• The Opportunity: Declares that the fulfillment of the Summit goals will be an international co-operation, and leaders worldwide must implement the obligations agreed upon to on the Convention on the Rights of the Child. The Convention on the Rights of the Child was signed in 1989; it was the first international treaty to guarantee civil and political rights as well as economic, social, and cultural rights. The United States and Somalia are the only countries who have not ratified the Convention.
  • The Task and The Commitment: Both of these serve to further explain the specific goals of the Summit.
    • Improve Children's Health
    • Improve Prenatal Health
    • To strengthen the role and status of women
    • To provide educational opportunities
    • To ameliorate the lives of homeless, refugee, disabled, and abused children
    • To protect children from the dangers of war
    • To work for a global attack on poverty
  • The Next Step: The adoption of The Plan of Action to specify how the World Declaration on the Survival, Protection, and Development of Children will be realized.

Plan of action[edit]

The Plan of Action is a framework for more specific national and international undertakings. It addresses every goal individually to ensure the implementation of the Declaration of the World Summit for Children. It also concentrates on the follow-up and monitoring of the progression towards accomplishing each goal. The primary responsibility for the implementation of all goals was given to National Governments. Each country agreed to develop strategies through National Programs of Action to make sure these 27 global goals could become national realities. A total of 155 countries developed National Programs of Action.

Special session[edit]

Children at The Special Session on Children

The Special Session on Children was a meeting the UN General Assembly held May 8–10, 2002. It was held to review the progress made for children in the decade since the 1990 World Summit for Children. It also served as a method to renew the commitments made in 1990, and to make a pledge for specific actions for the coming decade. In total about 70 Heads of State and/or Government attended the Session. Children from all around the world where invited to attend. They participated in numerous supporting events. One of the more important events was the Celebration of Leadership for Children held on May 9. The event encompassed a sense of unity and created a festive nature for the Session, but the real reason for the gathering was not forgotten.

The World Summit stands out from any other United Nations gathering because of its soundly set goals and its systematic follow up procedure. The Secretary-General’s report on children, titled "We the Children" uses data taken from 135 countries and is based on reviews conducted at the national level. It was the most comprehensive study of what was happening to the world’s children at that time. "We the Children" is a statistical representation of the minimal progress made in the decade. The report states, “The world has fallen short of achieving most of the goals of the World Summit for Children". Few of the goals established could be labeled as successes, others showed progress, but the majority were not met.

Success[edit]

Some progress[edit]

  • Infant and under-5 mortality: reduction by one third in infant mortality and Under-5 mortality
  • Measles: reduction by 95 percent in measles deaths and 90 percent of measles cases by 1995 as a major step to global eradication
  • Malnutrition: reduction of severe and moderate malnutrition among under-five children by half
  • Breastfeeding: empowerment of all women to breastfeed their children exclusively for four to six months and to continue breastfeeding, with complementary food, well into the second year of life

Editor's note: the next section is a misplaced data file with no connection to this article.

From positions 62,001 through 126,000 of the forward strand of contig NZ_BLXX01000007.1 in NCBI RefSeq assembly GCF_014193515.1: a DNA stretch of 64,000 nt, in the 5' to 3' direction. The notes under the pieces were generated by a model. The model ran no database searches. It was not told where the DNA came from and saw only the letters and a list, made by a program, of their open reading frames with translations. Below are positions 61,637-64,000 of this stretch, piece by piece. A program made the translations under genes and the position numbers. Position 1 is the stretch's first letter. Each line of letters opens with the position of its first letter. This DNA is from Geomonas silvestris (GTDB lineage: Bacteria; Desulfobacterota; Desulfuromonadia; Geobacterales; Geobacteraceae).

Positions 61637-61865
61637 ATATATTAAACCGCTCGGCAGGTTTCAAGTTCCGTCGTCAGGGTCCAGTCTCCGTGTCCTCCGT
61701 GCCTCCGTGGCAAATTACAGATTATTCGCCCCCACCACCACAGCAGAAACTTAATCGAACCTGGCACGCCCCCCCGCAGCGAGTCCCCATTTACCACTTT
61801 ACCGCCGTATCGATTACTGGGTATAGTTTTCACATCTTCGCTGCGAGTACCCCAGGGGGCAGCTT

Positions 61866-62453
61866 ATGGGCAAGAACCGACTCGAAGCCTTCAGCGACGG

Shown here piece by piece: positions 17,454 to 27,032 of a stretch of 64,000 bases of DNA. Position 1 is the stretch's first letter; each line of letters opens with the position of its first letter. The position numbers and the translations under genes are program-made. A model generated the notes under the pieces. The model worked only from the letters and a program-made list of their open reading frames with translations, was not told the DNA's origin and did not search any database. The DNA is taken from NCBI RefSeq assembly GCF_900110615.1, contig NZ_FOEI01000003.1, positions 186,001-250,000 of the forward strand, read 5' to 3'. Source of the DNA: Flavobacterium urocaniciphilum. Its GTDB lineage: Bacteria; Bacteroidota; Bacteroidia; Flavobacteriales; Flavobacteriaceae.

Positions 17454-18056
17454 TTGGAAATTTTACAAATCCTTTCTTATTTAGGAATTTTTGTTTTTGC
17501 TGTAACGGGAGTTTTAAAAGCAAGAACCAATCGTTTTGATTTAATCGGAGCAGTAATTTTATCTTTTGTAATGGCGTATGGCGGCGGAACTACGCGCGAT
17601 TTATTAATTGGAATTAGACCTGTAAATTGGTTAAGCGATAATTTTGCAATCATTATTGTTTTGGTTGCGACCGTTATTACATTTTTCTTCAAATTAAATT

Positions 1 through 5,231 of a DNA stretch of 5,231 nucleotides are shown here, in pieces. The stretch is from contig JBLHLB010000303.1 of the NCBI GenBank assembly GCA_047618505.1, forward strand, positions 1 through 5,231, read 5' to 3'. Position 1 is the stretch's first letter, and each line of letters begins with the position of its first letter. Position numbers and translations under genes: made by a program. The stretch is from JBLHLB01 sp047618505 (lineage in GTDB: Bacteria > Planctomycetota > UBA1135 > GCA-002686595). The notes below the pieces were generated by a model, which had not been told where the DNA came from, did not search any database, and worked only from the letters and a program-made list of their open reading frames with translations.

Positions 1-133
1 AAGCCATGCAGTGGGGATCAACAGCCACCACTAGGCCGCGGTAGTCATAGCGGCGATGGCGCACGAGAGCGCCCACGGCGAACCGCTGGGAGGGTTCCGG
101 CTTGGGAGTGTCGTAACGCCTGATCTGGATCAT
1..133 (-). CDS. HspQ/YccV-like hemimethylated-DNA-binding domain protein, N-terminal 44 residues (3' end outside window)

• Low birth-weight: reduction of the rate of low birth-weight to less than 10%
  • Family planning: access by all couples to information and services to prevent pregnancies that are too early, too closely spaced, too late or too numerous
  • Childbirth care: access by all pregnant women to prenatal care
  • Water: universal access to safe drinking water
  • Universal access to basic education: achievement of primary education by at least 80% of primary school-age children
  • Universal access to education with an emphasis on primary education for girls and literacy training for women
  • Early childhood development (ECD): expansion of ECD activities, including appropriate low-cost family and community-based interventions
  • Improve protection of children in extremely difficult circumstances

No progress[edit]

  • Routine immunization: maintenance of a high level of immunization coverage
  • Maternal mortality: reduction of the rate by half
  • Anemia: reduction of iron deficiency Anemia in women by one-third

Limited data[edit]

  • There was limited or inconclusive data on the remaining 6 goals

"We the Children" places the blame to meet goals on financial barriers. Critics note that in many United Nations conferences, goals are ever set but never met, and that commitments on paper are rarely translated into actions. The Canadian Medical Association Journal attributes the lack of progress to the fact that documents emerging from UN conferences are policy documents rather than legal instruments or binding treaties, but it also remarks that the Special Session on Children will set the direction for international policy with respect to children for the next decade.

References[edit]

  • [1] Jennifer Kitts and Katherine McDonald (2002). "United Nations Special Session on Children: children's rights under attack," "Canadian Medical Association"
  • [2] United Nations Non-Governmental Liaison Service (May 2002)."General Assembly Special Session on Children," "NGLS Roundup"
  • [3] UNITED NATIONS Media Accreditation and Liaison Unit (2002)."Introduction of the SG’s Report, ‘We The Children’ By Carol Bellamy, Executive Director of UNICEF," "Press Release"
  • [4] UNITED NATIONS Media Accreditation and Liaison Unit (2002)." Agenda and Activities," "Special Session on Children"
  • [5] UNITED NATIONS Media Accreditation and Liaison Unit (2002). "The World's Goals for Children," "United Nations Special Session on Children"
  • [6] Department of Public Information (1997). "World Summit for Children (1990)," "Children's Summits"
  • [7] UNICEF "A Promise to Children," "Information Publications"
  • [8] UNICEF (2002) "Progress since the World Summit for Children(Statistical Review),"
  • Bartell,Ernest J. O'Donnell, Alejandro. [9]. University of Notre Dame Press, 2001, pg. 1-378
  • India. Dept. of Women and Child Development. [10]. [New Delhi] : Dept. of Women & Child Development, Ministry of Human Resource Development, Govt. of India, 1991. pg (5-11) (24-26)
  • Anne R. Pebley. [11]. RAND Corporation, 1993. pg 1-5

External links[edit]